points us to why the Qin dynasty fell.
So, what happened?
[dynamic music playing]
[narrator] In the pits
where the warriors were buried,
the archaeologists are trying to find out
by forensically examining
every piece of evidence.
[Hui] There are a lot of theories.
Tomb robbers, vandalism, natural collapse.
But no one knows for certain.
What we know for sure
is something big happened.
[Zhu, in Mandarin]
When you go deep into the work,
sometimes you forget everything.
Our eyes are searching,
trying to distinguish the differences
with others we've seen before.
[woman, in Mandarin]
The soil looks wet. It's colored.
[Zhu] That's red fired earth.
- [woman] Fired earth?
- [Zhu] Yes.
[Zhu] And wood charcoal.
[woman] Hm.
[Zhu] It's been burnt.
Only when the fires were very strong
and burned for a very long time
would the soil turn red.
The broken pieces
were the result of a collapse.
But this was man-made destruction.
[contemplative music playing]
[Yuan, in Mandarin] The terracotta
warriors were burned in a fire.
Who set the fire?
That is the question.
[Hui, in English] This is more
than just an ancient wonder of the world.
It is also, in a sense,
a giant crime scene.
[brush rustles softly]
[gentle music playing]
[narrator] Until the discovery of the tomb
and the warriors,
almost everything known
about the Qin dynasty
was taken from one historical record.
A revered 2,000-year-old text
known as the Shiji.
[man] Shiji is the first
major history of China.
The main author is Sima Qian.
It contains a detailed account
of the first emperor's life and his death.
[music turns suspenseful]
- [horses whinnying]
- [warriors yelling]
[Sima Qian] In the 26th year of his rule,
the first emperor
unified all under heaven.
[narrator] The Shiji tells the story
of the first emperor, a warrior of Qin.
[warriors yelling]
[dynamic music playing]
[narrator] The emperor
conquered six kingdoms
and unified China for the first time
in history under his total control.
He gave China its name.
But the record says
that the mighty dynasty,
destined for 10,000 generations,
lasted for only 15 years
before it collapsed.
One of the things that is special
about the Shiji is the way it is written.
It combines history and epic drama.
Some of it, we are a little bit
more skeptical if it happened or not.
We have no other finding
that could back some of the claims up.
But the big question
is how much of that is true?
So that's why the excavation
is so exciting.
For the first time in 2,000 years,
we have a chance to figure out
whether what Sima Qian wrote is correct.
[intriguing music playing]
[in Mandarin] Let's measure
the length and the width.
[narrator, in English]
On the east side of the site,
archaeologists have uncovered
foundations of a monumental gate
that they believe was once
the main entrance to the mausoleum.
- [Fu, in Mandarin] Length?
- 100.
The width is 95.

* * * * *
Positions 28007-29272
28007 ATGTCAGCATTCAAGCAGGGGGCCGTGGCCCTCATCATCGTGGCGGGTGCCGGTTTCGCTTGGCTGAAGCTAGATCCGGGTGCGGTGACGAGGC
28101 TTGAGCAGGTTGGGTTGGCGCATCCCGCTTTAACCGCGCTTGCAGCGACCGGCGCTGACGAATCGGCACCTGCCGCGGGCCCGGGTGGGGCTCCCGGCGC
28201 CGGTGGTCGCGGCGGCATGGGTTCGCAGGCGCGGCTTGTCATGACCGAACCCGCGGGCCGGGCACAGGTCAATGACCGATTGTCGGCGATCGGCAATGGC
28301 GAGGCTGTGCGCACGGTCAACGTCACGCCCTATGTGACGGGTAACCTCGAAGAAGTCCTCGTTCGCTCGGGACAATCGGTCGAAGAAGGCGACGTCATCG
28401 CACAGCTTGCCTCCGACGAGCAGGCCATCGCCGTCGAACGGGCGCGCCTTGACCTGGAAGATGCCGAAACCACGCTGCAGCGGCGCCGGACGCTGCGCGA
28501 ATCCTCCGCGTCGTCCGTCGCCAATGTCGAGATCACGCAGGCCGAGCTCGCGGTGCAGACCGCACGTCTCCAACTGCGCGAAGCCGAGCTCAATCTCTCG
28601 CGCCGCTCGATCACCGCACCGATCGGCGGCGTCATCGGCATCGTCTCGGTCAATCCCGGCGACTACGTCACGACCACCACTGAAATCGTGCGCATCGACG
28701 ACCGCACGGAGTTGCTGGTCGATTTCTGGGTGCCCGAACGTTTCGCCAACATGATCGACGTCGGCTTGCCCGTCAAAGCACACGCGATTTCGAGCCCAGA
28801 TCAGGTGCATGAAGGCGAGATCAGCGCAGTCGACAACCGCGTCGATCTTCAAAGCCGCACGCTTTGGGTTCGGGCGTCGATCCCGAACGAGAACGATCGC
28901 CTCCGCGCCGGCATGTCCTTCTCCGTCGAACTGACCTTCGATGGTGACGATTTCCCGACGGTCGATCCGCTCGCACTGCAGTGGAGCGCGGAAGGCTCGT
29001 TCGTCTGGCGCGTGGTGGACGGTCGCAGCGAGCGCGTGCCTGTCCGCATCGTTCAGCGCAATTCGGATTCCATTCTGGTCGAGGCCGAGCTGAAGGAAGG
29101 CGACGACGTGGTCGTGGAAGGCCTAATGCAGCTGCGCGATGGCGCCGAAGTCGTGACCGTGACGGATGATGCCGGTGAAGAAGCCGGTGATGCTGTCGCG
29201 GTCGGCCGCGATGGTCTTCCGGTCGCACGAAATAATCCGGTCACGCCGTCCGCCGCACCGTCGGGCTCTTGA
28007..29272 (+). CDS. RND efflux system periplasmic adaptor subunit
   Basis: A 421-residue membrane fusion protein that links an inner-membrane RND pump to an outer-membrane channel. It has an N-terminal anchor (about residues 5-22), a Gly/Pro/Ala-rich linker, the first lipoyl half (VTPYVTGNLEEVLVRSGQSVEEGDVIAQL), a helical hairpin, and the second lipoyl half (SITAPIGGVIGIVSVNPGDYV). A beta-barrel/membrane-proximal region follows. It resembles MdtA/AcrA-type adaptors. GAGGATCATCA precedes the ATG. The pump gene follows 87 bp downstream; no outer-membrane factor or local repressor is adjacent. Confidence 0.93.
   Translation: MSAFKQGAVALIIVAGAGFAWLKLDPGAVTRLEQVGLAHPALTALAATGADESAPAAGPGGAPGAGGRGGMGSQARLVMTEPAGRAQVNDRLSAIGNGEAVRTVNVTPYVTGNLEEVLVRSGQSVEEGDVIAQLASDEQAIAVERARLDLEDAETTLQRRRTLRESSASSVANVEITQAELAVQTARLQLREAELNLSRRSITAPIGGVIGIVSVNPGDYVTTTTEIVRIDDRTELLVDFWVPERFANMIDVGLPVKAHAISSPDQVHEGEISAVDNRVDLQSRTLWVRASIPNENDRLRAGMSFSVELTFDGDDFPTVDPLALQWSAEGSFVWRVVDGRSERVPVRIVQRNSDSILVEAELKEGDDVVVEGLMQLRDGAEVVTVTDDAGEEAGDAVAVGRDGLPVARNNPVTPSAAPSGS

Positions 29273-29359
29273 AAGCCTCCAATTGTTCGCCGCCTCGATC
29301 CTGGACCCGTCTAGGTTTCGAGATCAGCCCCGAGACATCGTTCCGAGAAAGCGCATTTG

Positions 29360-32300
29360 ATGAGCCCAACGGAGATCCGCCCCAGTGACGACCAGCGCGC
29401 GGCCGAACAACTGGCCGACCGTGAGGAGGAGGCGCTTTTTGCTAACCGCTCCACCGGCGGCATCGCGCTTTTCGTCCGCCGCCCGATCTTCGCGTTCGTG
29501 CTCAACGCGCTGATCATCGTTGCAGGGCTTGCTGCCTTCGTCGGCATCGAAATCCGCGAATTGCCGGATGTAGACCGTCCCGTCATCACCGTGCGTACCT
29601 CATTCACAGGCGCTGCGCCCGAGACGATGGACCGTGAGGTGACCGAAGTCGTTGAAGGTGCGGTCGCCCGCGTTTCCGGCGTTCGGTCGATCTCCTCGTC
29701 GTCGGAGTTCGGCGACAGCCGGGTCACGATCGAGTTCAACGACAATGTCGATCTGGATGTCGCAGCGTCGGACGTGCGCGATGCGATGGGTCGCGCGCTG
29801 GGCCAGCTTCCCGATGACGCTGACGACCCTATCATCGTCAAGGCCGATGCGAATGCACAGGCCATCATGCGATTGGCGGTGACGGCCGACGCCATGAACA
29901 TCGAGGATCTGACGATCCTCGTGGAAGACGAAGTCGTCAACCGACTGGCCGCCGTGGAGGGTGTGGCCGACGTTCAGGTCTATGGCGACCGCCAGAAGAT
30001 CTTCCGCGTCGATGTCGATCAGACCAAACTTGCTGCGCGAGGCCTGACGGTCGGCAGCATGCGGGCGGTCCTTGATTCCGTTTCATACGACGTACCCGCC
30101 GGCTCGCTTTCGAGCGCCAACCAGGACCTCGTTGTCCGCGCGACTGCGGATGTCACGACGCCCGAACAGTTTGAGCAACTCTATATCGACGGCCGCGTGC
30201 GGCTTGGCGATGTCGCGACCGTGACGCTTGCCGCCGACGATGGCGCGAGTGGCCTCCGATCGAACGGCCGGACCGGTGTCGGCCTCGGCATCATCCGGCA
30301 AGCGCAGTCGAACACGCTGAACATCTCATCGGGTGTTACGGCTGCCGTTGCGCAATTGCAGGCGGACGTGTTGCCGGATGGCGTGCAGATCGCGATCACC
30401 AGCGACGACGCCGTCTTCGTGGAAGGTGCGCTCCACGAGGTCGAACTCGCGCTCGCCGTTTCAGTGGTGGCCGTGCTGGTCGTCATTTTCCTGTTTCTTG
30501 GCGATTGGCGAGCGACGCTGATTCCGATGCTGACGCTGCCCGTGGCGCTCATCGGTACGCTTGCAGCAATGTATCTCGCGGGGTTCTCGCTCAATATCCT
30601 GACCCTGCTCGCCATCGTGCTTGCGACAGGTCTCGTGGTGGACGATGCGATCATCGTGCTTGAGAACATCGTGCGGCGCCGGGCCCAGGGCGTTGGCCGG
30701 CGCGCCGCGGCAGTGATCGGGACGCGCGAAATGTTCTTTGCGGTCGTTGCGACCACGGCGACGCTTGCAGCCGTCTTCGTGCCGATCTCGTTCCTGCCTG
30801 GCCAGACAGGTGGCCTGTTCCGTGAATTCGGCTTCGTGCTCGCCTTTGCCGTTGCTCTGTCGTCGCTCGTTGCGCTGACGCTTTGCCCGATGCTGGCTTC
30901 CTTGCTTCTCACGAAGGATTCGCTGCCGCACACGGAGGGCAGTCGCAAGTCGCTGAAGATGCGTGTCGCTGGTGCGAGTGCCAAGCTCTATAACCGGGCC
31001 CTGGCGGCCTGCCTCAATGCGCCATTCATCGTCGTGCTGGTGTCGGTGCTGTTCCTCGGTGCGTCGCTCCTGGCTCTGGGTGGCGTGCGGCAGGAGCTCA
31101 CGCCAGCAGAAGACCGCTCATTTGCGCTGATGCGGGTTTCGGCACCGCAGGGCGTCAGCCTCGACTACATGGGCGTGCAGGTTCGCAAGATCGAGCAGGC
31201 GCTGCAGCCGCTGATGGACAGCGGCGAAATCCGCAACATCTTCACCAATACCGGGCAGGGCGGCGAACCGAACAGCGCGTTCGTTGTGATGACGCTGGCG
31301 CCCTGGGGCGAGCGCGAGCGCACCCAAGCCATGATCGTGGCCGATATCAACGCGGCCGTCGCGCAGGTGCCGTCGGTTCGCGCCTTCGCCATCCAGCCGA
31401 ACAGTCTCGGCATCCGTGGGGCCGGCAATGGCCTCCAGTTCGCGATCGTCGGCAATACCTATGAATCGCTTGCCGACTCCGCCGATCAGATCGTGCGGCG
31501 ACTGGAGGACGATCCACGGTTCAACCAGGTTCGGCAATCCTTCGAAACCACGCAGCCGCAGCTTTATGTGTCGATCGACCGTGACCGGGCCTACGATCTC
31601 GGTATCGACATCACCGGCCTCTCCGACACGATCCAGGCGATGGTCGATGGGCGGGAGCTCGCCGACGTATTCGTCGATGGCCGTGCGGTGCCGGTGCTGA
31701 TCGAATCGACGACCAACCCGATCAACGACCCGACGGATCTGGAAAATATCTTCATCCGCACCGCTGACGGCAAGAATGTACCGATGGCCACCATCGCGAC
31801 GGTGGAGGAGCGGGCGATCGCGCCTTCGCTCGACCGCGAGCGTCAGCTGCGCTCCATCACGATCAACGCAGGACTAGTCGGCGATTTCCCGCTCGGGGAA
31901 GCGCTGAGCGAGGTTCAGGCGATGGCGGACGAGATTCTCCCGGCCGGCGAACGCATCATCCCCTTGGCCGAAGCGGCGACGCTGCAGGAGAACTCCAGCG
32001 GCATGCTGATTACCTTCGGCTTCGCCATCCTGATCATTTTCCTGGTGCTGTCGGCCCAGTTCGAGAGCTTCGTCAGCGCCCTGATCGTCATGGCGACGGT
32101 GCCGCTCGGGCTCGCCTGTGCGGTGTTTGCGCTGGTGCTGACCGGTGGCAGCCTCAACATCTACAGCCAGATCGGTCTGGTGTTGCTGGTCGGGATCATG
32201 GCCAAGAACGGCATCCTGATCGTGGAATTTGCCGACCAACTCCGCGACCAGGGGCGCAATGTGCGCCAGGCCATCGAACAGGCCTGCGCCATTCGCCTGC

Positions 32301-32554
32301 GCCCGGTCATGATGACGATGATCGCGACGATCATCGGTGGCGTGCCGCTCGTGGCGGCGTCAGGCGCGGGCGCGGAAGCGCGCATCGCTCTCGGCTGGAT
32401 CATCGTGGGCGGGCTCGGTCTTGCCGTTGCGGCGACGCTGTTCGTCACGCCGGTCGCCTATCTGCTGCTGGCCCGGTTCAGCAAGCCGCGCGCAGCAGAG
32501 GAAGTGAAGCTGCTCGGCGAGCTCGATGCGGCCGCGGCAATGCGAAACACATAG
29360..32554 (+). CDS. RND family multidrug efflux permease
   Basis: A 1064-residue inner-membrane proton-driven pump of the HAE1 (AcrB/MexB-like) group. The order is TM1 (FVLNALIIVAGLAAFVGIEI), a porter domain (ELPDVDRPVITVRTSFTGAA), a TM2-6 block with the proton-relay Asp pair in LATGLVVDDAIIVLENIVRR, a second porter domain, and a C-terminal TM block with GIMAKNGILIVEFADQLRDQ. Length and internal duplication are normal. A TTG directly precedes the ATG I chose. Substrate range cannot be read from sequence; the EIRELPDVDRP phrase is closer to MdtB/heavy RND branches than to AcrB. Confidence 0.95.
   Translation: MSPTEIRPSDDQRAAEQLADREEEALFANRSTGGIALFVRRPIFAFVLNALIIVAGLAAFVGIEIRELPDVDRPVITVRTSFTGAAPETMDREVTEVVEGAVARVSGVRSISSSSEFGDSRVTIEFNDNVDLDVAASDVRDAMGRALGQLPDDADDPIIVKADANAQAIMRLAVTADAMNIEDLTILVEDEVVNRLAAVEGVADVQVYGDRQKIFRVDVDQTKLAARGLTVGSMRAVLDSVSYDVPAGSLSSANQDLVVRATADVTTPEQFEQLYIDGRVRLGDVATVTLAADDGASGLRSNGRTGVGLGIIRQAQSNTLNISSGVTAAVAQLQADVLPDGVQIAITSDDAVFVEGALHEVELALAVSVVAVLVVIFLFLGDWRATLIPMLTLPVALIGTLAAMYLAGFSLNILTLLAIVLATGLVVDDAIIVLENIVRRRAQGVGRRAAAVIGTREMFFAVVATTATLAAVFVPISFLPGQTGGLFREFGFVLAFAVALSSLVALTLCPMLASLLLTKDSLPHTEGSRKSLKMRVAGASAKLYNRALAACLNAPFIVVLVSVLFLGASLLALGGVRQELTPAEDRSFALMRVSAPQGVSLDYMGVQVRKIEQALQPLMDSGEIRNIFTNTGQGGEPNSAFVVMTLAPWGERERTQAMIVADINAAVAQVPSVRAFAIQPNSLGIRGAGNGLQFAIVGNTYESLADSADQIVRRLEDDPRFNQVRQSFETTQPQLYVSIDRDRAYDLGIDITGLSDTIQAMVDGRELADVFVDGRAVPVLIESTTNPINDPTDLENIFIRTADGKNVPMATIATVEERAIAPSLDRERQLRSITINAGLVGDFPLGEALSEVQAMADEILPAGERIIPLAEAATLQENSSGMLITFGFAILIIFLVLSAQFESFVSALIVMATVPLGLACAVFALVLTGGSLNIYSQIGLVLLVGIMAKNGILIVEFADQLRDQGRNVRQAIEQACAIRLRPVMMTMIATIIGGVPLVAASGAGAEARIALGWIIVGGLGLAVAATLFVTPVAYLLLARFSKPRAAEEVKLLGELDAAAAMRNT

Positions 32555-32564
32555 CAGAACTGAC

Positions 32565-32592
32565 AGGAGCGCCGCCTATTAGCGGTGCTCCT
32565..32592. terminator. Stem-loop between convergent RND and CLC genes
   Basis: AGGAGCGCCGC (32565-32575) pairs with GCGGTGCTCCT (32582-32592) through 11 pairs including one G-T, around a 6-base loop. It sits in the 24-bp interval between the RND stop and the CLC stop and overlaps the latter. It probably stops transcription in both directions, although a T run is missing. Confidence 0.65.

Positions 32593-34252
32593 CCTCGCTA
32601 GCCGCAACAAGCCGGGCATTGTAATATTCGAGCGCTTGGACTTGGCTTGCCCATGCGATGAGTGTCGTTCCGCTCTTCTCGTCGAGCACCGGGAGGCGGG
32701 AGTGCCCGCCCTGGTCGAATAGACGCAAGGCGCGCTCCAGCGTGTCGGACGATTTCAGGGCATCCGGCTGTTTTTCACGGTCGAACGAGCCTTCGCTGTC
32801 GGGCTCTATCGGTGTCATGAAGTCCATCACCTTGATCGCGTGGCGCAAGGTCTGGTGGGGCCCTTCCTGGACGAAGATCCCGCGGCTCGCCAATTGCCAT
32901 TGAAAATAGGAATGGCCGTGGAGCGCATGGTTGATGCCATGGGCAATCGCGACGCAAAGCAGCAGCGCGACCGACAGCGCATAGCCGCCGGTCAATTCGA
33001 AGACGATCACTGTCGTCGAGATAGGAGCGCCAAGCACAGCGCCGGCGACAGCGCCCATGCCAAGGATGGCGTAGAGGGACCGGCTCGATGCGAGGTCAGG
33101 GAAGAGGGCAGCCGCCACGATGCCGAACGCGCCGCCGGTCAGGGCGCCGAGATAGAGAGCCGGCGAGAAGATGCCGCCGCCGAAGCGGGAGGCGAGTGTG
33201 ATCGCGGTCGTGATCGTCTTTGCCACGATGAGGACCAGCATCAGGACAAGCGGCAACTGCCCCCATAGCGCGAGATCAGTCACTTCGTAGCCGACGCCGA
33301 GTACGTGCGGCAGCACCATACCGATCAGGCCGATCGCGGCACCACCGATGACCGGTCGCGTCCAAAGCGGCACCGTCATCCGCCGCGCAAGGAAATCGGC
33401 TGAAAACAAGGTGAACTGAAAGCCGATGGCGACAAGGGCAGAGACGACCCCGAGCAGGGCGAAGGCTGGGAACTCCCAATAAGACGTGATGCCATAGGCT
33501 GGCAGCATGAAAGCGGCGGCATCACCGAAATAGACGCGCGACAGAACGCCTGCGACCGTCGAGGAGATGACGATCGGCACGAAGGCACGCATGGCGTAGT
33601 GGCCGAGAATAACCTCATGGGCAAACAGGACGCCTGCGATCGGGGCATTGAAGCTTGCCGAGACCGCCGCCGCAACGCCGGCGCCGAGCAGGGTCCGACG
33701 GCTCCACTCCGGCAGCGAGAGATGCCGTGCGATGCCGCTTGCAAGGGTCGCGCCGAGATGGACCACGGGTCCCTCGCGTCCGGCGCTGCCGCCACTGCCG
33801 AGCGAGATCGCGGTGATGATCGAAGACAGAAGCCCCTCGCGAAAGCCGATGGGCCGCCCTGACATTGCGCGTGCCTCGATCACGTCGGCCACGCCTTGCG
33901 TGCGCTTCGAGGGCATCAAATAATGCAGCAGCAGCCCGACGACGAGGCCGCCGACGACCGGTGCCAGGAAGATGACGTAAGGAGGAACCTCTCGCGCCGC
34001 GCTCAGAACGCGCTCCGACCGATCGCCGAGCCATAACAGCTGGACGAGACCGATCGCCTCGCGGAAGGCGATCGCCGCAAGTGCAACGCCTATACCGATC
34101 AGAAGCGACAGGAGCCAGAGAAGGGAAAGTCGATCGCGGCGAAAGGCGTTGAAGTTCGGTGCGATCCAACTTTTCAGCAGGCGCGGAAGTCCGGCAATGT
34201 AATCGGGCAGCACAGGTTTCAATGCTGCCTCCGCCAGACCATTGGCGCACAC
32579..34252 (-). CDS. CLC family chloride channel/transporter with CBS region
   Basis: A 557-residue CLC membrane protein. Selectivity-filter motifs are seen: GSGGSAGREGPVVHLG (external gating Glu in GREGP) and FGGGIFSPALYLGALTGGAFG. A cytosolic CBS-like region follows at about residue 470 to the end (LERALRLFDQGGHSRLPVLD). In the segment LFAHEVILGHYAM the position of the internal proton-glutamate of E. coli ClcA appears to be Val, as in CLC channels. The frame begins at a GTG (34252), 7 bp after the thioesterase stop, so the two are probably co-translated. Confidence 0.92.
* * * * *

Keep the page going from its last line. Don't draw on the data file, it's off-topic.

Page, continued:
- [Fu] Ninety-five?
- [woman] Yes.
[Fu] And the hole?
[woman] 10.6.
[Fu] This is the widest gate
ever found in China.
After he proclaimed himself emperor,
the site was constantly extended.
It was a national project.
They were gathering the whole empire
to focus on one thing.
[steady percussive music playing]
[narrator, in English]
Work on the first emperor's tomb
began when he was just 13 years old.
- [music continues]
- [indistinct chatter]
[in Mandarin] Be careful.
Lift it up.
[narrator, in English]
By the time he had conquered all of China,
he commanded the vast resources required
to build the greatest
tomb complex on Earth.
[music turns melodic]
[narrator] In the storage vaults,
Janice is examining evidence
of the brutality meted out
on those forced to build the tomb.
[Janice] From the material remains,
we can tell how hard that time was
for people who worked here
to construct this mausoleum complex.
You can see this is relatively big.
Not like on the legs.
So that's really on someone's neck.
- [guard shouting]
- [chains rattling]
[Sima Qian]
When the first emperor unified the empire,
more than 700,000 convicts were sent
to build his mausoleum at Mount Li.
[Hui] The first emperor
mobilized people by force.
[guard 1, in Mandarin] Keep up. Keep up.
[Hui, in English] He convicted
as many people as possible.
- [guard 1, in Mandarin] Move quickly!
- [guard 2] Keep up. Keep up.
[Hui, in English]
And made them part of the labor force
that would work for his projects.
The Qin legal code is very detailed,
and also very harsh.
Whenever you are associated with
a criminal, you'll also get convicted.
If you were unlucky enough
to have that happen to you,
what awaits you is extremely brutal.
[intriguing music playing]
We find many of these kind of iron
shackles within the mausoleum complex.
In Shiji, Sima Qian mentions
a large quantity of convicts coming here,
and also some other status people
or craftspeople.
But particularly for these, we can see
that many convicts were involved,
and many people suffered.
[pensive music playing]
[guard 1, in Mandarin]
What are you looking at? Move!
[guard 2 shouts]
Have you tied it well?
[narrator, in English]
Workshops in nearby towns
were formed into a massive